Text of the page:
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MOM ON A MISSION

Parenting can cause one to feel different emotions -- joy, pain, pride, sorrow, humility. But the one emotion I never expected so much of is guilt.

I'm not talking about an obvious kind of guilt, such as the kind one would feel if he or she did something to hurt someone. I don't beat my children or refuse to feed them.

No, I'm talking more about the subtle guilt that lingers in the back of the mind.

Parenting requires so much -- so much energy, so much participation, so much structure, so much time -- that it would be nearly impossible to give our children all they need, all the time.

So I think it's inherent in parenting that we develop a little self-doubt, which transitions itself into a quiet, subtle ... guilt. When I finish the day, exhausted, and drop into bed, my mind runs through the events of the day. It's almost inevitable that during those moments I go through the "should have, could have" scenarios.

I shouldn't have yelled at Ryehn for spilling her milk three times in a row at lunch.

I should have read 11 books to Chance instead of 10.

I should have allowed Chance to play games on my computer when he asked.

I could have let Ryehn have a second helping of ice cream after dinner (she did eat a really good dinner, after all).

It's all fair game when it comes to feeling guilty and doubting myself.

Don't get me wrong, I don't obsess. These thoughts enter my brain with 100 other snippets of information at the end of the day. I know my children are loved and cared for and safe. In general, I think my husband and I are pretty darned good parents.

Yet if I'm feeling particularly guilty about something, or wondering if I could have handled it differently, I try to turn it into a learning experience. There are days when I'm stressed and find myself impatient with the kids, and later I feel I've raised my voice or overreacted when I shouldn't have.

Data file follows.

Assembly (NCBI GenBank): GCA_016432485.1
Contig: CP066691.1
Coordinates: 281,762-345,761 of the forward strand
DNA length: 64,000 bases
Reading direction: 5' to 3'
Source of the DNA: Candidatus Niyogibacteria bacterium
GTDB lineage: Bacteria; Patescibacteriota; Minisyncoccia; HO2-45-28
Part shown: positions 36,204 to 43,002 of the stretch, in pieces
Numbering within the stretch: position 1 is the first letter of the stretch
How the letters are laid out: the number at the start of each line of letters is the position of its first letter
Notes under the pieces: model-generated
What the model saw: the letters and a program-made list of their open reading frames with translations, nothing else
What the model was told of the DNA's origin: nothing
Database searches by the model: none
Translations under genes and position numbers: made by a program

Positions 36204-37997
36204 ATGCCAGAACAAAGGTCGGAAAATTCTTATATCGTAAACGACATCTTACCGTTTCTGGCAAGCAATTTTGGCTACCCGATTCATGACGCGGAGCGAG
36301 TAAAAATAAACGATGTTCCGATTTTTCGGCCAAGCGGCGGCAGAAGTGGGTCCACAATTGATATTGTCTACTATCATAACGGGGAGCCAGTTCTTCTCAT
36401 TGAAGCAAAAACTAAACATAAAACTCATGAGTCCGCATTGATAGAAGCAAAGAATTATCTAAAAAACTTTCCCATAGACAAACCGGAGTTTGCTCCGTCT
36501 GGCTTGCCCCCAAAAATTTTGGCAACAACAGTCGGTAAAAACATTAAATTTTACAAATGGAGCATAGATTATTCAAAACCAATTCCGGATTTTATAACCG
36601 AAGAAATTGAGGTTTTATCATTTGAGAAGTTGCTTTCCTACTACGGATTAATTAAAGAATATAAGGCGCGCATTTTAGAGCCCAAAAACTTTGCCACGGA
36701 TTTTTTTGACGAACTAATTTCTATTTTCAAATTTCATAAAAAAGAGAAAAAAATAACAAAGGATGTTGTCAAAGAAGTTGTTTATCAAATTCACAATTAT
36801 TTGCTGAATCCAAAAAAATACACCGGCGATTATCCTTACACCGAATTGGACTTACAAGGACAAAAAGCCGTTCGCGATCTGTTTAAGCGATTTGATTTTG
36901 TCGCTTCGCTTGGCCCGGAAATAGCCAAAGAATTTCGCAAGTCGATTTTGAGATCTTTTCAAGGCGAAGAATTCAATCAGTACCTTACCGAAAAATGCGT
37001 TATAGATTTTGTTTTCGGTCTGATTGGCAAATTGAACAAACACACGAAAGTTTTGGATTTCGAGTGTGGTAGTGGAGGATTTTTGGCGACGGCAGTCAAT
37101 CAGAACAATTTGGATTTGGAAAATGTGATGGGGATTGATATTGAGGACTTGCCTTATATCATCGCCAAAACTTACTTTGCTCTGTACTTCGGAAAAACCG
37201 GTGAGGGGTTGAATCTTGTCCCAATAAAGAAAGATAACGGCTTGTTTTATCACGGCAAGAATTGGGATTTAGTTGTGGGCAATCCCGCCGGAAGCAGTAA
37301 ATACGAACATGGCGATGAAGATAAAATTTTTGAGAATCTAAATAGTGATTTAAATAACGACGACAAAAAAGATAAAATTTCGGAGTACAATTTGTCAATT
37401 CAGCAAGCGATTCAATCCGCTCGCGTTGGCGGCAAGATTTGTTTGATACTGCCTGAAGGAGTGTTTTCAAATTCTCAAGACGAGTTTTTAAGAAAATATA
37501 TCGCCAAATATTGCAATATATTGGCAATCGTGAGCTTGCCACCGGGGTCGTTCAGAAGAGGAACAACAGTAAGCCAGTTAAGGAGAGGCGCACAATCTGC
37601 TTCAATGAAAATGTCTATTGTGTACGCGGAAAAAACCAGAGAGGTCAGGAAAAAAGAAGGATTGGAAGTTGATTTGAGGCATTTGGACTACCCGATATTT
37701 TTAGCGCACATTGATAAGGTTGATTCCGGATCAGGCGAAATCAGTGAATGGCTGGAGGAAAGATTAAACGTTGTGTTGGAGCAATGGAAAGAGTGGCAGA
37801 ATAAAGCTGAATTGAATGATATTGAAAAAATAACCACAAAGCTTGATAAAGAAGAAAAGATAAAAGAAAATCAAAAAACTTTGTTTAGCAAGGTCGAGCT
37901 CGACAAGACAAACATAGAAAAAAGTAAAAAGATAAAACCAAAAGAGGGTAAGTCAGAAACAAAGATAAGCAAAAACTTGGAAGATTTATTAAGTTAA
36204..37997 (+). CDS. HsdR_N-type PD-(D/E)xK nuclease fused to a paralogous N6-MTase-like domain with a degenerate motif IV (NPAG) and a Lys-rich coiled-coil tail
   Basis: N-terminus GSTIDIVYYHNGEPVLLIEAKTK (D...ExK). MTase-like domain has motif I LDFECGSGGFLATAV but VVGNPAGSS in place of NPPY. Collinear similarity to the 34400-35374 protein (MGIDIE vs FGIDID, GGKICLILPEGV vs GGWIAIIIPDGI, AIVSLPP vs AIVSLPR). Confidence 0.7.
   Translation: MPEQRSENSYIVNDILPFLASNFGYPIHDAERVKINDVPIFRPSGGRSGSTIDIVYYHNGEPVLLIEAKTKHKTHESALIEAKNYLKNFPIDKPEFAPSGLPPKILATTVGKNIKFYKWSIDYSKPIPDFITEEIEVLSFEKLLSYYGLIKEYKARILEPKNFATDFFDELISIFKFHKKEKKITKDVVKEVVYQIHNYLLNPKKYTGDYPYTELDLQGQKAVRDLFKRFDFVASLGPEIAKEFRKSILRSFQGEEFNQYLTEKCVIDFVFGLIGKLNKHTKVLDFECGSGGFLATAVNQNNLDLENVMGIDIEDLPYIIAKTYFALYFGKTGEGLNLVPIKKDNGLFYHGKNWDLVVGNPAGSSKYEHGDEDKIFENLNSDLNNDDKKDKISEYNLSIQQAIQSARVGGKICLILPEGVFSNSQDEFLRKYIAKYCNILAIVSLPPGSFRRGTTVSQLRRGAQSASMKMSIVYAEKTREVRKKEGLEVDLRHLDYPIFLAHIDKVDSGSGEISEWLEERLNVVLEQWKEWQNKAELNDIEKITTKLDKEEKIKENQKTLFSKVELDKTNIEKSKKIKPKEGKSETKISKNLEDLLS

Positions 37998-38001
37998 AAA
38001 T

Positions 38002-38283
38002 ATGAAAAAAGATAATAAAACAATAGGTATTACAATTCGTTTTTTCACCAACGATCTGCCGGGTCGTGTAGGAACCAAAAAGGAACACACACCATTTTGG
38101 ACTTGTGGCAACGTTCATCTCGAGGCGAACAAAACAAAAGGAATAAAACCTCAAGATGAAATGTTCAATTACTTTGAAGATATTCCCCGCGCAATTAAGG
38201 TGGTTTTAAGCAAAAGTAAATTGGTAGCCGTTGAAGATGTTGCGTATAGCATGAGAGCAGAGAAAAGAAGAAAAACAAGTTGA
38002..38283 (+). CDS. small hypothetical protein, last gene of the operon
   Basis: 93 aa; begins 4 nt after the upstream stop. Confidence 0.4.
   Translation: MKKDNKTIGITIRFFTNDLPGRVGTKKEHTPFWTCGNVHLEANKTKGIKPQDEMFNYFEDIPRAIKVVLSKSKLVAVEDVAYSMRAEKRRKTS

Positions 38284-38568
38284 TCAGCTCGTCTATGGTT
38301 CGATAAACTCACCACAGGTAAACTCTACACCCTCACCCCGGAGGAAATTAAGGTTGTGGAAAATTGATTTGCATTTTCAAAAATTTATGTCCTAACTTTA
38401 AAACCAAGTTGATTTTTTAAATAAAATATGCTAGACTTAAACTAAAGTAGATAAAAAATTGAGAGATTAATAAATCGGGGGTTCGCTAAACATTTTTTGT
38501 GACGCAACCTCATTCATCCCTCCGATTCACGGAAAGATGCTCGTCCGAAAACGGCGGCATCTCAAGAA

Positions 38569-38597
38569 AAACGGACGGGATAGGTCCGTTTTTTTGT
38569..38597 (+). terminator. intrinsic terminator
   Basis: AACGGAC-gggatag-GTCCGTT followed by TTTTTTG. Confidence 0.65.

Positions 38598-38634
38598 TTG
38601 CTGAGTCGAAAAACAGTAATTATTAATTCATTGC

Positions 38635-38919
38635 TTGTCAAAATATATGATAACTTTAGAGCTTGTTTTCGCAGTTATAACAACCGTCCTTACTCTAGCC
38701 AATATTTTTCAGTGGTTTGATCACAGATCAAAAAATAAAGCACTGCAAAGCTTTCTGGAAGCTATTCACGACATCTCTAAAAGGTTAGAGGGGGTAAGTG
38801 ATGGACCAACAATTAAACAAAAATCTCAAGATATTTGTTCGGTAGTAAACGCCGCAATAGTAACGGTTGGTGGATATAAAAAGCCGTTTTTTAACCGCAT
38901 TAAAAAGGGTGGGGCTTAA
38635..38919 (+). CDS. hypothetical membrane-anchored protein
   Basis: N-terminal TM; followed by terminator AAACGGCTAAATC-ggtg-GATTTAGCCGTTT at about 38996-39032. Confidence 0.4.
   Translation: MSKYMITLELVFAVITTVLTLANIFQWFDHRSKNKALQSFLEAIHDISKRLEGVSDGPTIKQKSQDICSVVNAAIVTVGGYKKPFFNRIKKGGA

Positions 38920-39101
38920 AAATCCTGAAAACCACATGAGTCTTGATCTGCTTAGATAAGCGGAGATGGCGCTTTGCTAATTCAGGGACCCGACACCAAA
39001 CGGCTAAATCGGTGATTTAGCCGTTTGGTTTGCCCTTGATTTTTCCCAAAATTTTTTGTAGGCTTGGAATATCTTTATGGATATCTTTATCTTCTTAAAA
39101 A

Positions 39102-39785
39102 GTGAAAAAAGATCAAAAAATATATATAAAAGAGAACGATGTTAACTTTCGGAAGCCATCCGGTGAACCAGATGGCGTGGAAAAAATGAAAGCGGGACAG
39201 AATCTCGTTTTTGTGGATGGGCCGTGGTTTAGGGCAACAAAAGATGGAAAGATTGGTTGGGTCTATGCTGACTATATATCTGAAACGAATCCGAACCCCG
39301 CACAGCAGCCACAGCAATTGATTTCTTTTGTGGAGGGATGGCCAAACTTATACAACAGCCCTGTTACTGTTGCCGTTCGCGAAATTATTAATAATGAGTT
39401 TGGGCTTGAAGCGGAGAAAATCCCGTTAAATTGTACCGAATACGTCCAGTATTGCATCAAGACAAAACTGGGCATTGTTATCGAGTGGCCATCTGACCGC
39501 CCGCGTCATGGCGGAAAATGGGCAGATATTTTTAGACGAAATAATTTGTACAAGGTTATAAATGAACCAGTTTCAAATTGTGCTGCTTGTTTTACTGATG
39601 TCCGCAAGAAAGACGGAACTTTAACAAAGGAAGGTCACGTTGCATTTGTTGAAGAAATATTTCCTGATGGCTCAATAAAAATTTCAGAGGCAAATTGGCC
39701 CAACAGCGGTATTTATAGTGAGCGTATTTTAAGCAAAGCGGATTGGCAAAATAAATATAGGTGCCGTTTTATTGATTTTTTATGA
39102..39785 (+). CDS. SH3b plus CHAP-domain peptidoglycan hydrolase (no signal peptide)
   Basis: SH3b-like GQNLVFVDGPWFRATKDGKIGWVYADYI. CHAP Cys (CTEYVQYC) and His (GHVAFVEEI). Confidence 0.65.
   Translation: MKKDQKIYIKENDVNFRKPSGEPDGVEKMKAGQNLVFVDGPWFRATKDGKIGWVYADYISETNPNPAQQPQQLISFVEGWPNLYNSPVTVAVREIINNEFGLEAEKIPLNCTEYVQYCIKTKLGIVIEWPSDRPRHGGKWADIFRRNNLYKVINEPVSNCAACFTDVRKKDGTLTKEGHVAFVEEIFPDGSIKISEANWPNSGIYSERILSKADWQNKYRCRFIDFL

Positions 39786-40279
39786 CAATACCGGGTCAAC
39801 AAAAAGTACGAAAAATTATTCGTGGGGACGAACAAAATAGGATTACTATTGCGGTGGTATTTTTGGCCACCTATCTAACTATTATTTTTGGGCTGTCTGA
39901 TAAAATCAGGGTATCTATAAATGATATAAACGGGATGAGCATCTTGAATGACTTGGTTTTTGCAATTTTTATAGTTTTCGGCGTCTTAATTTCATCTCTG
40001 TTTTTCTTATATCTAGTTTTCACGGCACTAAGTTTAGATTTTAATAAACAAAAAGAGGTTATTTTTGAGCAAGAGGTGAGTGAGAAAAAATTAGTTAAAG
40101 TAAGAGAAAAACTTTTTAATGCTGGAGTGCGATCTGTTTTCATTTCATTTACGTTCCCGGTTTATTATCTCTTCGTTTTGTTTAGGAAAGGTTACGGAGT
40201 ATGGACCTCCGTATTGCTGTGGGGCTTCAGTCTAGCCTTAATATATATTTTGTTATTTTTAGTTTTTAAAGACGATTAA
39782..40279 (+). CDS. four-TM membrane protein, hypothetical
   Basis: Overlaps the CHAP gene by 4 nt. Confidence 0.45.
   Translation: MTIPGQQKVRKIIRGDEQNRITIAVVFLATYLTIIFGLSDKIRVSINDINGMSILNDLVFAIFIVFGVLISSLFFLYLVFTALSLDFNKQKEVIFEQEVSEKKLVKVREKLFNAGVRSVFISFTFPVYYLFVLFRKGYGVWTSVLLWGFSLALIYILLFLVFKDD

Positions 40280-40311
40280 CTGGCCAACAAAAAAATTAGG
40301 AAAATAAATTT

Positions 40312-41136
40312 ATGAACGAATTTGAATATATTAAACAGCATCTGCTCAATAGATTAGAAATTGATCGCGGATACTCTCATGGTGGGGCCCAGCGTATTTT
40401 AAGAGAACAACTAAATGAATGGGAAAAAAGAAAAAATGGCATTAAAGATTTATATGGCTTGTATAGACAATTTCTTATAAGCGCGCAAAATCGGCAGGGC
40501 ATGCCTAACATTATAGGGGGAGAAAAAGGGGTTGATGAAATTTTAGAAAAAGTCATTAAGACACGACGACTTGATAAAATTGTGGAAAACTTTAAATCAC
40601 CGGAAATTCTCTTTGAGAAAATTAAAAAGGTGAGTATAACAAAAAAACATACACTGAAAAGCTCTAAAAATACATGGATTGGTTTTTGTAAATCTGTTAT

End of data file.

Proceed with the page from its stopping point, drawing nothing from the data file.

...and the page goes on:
I can't rewind and do it over again, but I can recognize that I was stressed and tell myself that, next time, I'll take 10 deep breaths before reacting, or spend five minutes alone in my bedroom to get myself together, or force myself to smile when I'm really about to blow my top!

And I sometimes do apologize to my children when I overreact -- to show them how to share feelings and, hopefully, give them a model for how to apologize: "Sorry I raised my voice. Mommy is frustrated and shouldn't have gotten mad at something as silly as spilling milk. I know it was an accident."

I had a conversation with a friend of mine the other day who feels guilty for working full time.

She and her husband have family members who care for her child during the day and, when they're not working, they spend time loving their baby.

Despite of being a wonderful, nurturing mother, she still questions herself.

Another friend, who has stayed at home with all three of her children, volunteers at school and goes to nearly every sporting event, and yet she still feels she doesn't do enough for them.

Maybe a little self-doubt and guilt aren't all bad. First of all, no matter how many books I read or how many people I speak to, there's no one ultimately prepared for this parenting gig.

From the day we brought the children home from the hospital, I knew this would be the most challenging, and potentially rewarding, part of my life. I quickly found out it's a "learn as you go" type of job.

Maybe if I didn't take pause at the end of the day to figure out how to do it better, I would be a mediocre mother ... at best.

And maybe, as our kids get older and I get better at this, the self doubt and guilt will fade.

But I doubt it.

Yet the silver lining is that, often, confidence is built out of guilt. For instance, if I feel guilty about something, I'll look for ways to do it better to avoid feeling guilt again.

I'm never going to be a perfect parent, I don't even know what that would look like.

But I can work to be better. And if that means feeling a little guilt along the way, then I'll just add it to my (ever-growing) list of a parent's job description.

Kym Byrnes writes from Finksburg. Please e-mail her at kymbyrnes@gmail.com.


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